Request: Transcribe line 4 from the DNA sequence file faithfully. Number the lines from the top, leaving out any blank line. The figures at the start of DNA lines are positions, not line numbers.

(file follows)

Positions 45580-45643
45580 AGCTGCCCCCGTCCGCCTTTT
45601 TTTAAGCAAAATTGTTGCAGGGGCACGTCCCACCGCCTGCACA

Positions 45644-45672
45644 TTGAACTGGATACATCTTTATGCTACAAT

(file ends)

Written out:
Positions 45644-45672